NASA's new astronaut class is the first ever to have an even split of men and women. Of the eight new astronauts four are female. This is fantastic for space, fantastic for us dreamers and a fantastic inspiration for the next generation of space travellers. I'd like to congratulate all eight new
Dr. Roberta Bondar was one of the six original Canadian astronauts selected in 1983. In 1992 Roberta Bondar became the first Canadian woman and the second Canadian astronaut to go into space. After her return from space Roberta Bondar left the Canadian Space Agency and continued her research. Roberta Bondar also demonstrated her commitment to environmental science and life-long learning and was an inspiration to students, alumni and scientists.
New portrait of female Supreme Court justices unveiled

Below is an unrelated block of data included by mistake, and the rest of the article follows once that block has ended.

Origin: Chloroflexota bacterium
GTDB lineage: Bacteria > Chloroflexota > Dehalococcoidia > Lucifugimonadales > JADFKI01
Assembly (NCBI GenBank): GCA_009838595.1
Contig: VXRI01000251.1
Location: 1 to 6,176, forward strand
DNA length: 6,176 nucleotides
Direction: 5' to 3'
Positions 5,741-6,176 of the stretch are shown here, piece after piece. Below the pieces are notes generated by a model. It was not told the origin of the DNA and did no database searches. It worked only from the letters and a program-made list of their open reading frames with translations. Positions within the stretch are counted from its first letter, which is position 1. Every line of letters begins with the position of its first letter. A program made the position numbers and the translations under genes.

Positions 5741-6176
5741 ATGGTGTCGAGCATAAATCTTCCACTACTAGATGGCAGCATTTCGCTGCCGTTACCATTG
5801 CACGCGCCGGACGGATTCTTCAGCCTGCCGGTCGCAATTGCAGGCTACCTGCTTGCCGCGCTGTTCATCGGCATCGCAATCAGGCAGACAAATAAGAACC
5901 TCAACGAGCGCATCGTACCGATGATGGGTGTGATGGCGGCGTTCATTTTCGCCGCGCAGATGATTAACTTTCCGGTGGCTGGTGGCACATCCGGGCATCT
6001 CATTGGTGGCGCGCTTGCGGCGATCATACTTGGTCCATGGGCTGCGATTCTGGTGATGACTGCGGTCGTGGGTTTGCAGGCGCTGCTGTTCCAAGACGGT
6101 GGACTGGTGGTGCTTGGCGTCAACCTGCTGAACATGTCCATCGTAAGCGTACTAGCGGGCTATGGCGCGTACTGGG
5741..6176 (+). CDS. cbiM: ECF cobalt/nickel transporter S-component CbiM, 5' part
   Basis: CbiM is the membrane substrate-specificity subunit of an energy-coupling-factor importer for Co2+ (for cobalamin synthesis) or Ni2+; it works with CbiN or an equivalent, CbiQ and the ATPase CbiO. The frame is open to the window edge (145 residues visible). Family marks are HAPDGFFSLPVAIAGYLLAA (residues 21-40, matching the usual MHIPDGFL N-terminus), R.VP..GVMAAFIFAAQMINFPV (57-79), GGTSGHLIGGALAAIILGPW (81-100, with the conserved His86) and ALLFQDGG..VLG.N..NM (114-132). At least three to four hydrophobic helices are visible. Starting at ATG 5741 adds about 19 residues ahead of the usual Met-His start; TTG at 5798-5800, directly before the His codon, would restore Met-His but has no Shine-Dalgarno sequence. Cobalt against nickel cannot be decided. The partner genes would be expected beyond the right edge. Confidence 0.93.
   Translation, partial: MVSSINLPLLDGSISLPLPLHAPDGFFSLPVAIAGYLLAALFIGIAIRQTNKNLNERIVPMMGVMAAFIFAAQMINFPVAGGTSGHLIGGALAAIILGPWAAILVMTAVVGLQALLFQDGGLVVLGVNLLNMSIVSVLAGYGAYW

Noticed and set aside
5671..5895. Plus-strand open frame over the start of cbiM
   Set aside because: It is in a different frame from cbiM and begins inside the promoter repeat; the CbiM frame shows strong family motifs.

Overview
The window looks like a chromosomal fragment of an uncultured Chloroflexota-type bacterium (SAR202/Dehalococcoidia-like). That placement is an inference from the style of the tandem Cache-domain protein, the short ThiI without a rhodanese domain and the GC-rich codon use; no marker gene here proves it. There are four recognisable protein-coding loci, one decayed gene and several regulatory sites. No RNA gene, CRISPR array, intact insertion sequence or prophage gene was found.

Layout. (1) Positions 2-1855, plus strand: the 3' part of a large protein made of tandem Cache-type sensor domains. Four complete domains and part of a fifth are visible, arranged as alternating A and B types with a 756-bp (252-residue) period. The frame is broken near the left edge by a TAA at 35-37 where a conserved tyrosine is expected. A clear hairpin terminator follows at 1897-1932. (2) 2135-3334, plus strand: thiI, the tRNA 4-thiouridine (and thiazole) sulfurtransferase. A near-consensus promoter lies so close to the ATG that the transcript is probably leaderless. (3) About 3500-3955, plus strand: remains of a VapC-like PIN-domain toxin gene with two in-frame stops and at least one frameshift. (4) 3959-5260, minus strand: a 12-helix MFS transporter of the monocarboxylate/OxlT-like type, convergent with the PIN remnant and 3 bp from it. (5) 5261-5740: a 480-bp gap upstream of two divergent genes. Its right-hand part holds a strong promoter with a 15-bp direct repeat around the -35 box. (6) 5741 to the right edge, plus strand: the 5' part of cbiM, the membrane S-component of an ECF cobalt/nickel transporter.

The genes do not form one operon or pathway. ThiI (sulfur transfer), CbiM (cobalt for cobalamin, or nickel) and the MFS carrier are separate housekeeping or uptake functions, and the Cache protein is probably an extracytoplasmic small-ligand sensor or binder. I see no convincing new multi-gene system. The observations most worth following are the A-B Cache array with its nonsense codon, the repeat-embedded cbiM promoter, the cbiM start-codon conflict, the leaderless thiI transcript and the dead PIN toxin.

Women in the War Industry Amanda Smith, an African-American woman employed in the Long Beach Plant of the Douglas Aircraft Company. Between 1940 and 1944, approximately one million civilian African Americans entered the labor force; 600,000 of them were female. The proportion of black women in industrial occupations almost tripled during the war, rising from 6.5 to 18 percent. Los Angeles-area aircraft plants were among the first to offer them employment.
In 1925, the National Geographic Society didn't admit women, so Harriet Chalmers Adams, adventurer and female badass, founded the Society of Woman Geographers. She was regarded as the foremost woman explorer of her time, traveling to Latin American, eventually writing about her travels for National Geographic magazine. She proved that women had the same moxie, the same adventurous spirit, and the same fortitude to see the world as any man!
Nellie Bly, pioneer female journalist. She wrote about life in Mexico, feigned madness to investigate reports of brutality and neglect at the Women's Lunatic Asylum on Blackwell's Island, and travelled around the world in less than 80 days.